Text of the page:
“Rap is the shit, graf’ is the shit
DJ’s hippin you to this is the shit
Breakin, poppin, all of it is the shit
The blues and jazz and R&B is the shit
Rock is the shit, our music is the shit
Our whole history of creativity’s the shit
Rewind the tape to the start, and then fast forward
Always givin y’all more of it”

The year of hip-hop superteams continues. We’ve already had the all-star Slaughterhouseteam, the New York dynamic duo of KRS-One & Buckshot, the Brooklyn to Boston duo ofMasta Ace & Edo.G among others, and at long last it’s time for Del the Funky Homosapien and Tame One to take their turn. Wait… Del and Tame? In terms of dusted, bugged out unconventional rap flows, there may not be any two rappers on Earth more well met than Tame and Del. Each one has cultivated their following over the years amongst the populace and their peers by doing shit their own way, sometimes in direct opposition to being commercially viable. No one has ever said “Fuck Del/Tame, all they do is bubblegum pop rap, that shit is garbage.” These two rappers are creativity personified.

Del has tasted more success of the two though, due in part to the Hieroglyphics crew’s strength and in part to simply being out there consistently over the years – always putting out new albums and touring. I’ve seen Del live twice now, and even though I’ve talked to Tame’s mom on the phone, I haven’t had the pleasure of seeing him in person once. Let’s be blunt about it, no pun intended, Tame has often been his own worst enemy. Del has cultivated a network of like-minded artists, hip record labels, underground rap blogs and concert venues to constantly keep him on blast. Tame cultivated his love of pharmaceuticals – ‘shrooms, dusted Phillies, ganja, and more things than either his P.O. or I can keep track of. While the chemical additives may have expanded his mind to newfound lyrical heights, it has seemingly come at the expense of releasing albums regularly or hitting the road in support of them. I’ve been a fan of both artists since the early 1990’s, I anticipate their new solo projects equally, but Del is the one hip-hop fans can count on commercially while Tame’s albums are hard to get and often out of print.

“Parallel Uni-Verses” is a fresh start for Tame and more of the same for Del. The first single “Flashback” embodies the shared history of hip-hop the two experienced on separate coasts, Del from the West and Tame from the East, each equally relevant to making them the funky rappers they are today. Parallel Thoughts laced up the bopping, swinging, fat as fuck funk that Tame One and Del (son) flow over, and the turntablist scratching on the beat should get a plug too. The chorus of the song opened this review and really describes the vibe these two are on nicely – even though they’re flashing back in the day to their old school roots, they still “fast forward” to the present and keep you up to speed with their flows. That same vibe is embodied nicely over the heavy bass and cowbells of “I Am…” with Tame opening the song with his typically scattershot and super-creative verbal. By turns Tame self-deprecatingly makes fun of his drug use and shows off his skills:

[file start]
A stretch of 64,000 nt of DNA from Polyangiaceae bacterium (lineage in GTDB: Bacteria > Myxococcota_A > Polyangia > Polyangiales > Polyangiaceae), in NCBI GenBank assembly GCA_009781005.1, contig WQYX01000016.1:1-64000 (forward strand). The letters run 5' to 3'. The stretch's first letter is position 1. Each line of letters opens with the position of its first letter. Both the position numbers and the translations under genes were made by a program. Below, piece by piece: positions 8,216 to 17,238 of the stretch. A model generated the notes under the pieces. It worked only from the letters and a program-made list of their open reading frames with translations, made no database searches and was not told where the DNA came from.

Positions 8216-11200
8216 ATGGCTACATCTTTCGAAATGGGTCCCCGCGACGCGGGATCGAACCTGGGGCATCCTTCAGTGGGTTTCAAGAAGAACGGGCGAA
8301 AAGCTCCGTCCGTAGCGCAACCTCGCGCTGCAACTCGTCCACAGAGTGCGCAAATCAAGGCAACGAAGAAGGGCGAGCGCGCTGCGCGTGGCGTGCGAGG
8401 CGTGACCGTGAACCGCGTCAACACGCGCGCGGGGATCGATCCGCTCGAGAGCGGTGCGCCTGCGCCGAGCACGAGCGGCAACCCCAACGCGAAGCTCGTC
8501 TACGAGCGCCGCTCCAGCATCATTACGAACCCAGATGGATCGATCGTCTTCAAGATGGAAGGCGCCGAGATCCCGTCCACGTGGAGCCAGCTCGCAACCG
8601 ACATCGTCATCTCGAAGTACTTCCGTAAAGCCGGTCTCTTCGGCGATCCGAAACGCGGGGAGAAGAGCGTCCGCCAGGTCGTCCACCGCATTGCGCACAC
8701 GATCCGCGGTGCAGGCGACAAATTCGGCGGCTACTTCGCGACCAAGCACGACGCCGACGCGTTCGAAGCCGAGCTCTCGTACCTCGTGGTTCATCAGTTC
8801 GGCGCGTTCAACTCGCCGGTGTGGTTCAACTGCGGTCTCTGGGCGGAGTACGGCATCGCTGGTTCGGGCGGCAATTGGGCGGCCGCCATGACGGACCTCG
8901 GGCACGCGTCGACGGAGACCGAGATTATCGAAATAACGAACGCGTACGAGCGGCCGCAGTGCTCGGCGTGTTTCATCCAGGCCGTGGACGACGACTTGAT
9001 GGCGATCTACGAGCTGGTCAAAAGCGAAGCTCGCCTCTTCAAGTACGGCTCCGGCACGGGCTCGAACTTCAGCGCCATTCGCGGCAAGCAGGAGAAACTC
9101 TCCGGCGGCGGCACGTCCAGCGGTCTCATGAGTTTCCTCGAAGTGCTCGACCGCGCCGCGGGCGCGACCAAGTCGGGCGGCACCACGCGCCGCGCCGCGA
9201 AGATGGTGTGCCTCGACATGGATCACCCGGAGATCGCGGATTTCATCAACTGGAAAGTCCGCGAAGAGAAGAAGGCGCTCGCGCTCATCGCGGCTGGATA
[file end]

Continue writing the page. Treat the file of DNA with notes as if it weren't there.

“The walking court case in a North Face goose vest
Peace to oh-seven-one-oh-two tech
The one deuce met, I got embalming fluid breath
I’m +Bak-N-Effek+ like Skoob and Drayz
High enough to lose some days
Test motherfuckers like some Q&A’s
You will be graded against the learning curve
Music at thirty-three and a third!
I clutter my lungs, fuckin with sons/suns
with gravitational pull shit, bullshit ’til I’m done
Reversin the Earth backwards
Readjust the timelines just to save a hoe
… since Maseo was on the radio”

Del’s braggadocious over the end of the track is some shit you’ve never heard before. He’s not just claiming to be better than inferior rappers, he’s telling them that they’re so weak in breath control that they can’t even rap over it as fast as Chubb Rock “and he a big motherfucker!” That’s harsh but true, since few people could handle the tempo with the ease Del and Tame do. Few would be as honest about their nerdier pursuits either, as Del openly raps on “Before This” about his pursuits outside of wanting to rap.

“Growing up in Oakland, spittin for the whole district
Gifted student, but didn’t do shit but ill out!
Stealin comics and f’real to be honest anything else I wanted
Atari 2600 cartridges I hunted down!
Nintendo games when that came in
But before that, I ignored class
Snored in the back in the dumbhead section
Writin war raps; jaws get tapped, lunch money gets snatched
My sixth grade teacher believed I wasn’t stupid
Got through my thick skull with computers”

The song titles betray how far advanced the steelo Tame and Del flow on “Parallel Uni-Verses,” as you may read names like “We Taking Over” and “Special” and question if you haven’t heard these sentiments before.TRUST ME YOU HAVEN’T. There is absolutely nothing conventional about any song on this album, from the beats they’re rapping on to the verbiage of the song to the way the words are delivered. At times it borders on being spoken word poetry as opposed to hip-hop, but Del and Tame manage to take it from way out in left field and bring it back to home plate just in time every time to put heads out. I feel ashamed I can’t give some of the behind the scenes crew who helped them create this outstanding album together, but I’m not ashamed to say “Parallel Uni-Verses” is the perfect title to describe this album. Tame and Del are like-minded rappers who have been heading in the same direction for years musically without having crossed paths. Now that they’ve finally linked their styles together in tandem, it’s a blessing to all of their old fans and soon to be new ones.

Del the Funky Homosapien & Tame One :: Parallel Uni-Verses
8.5Overall Score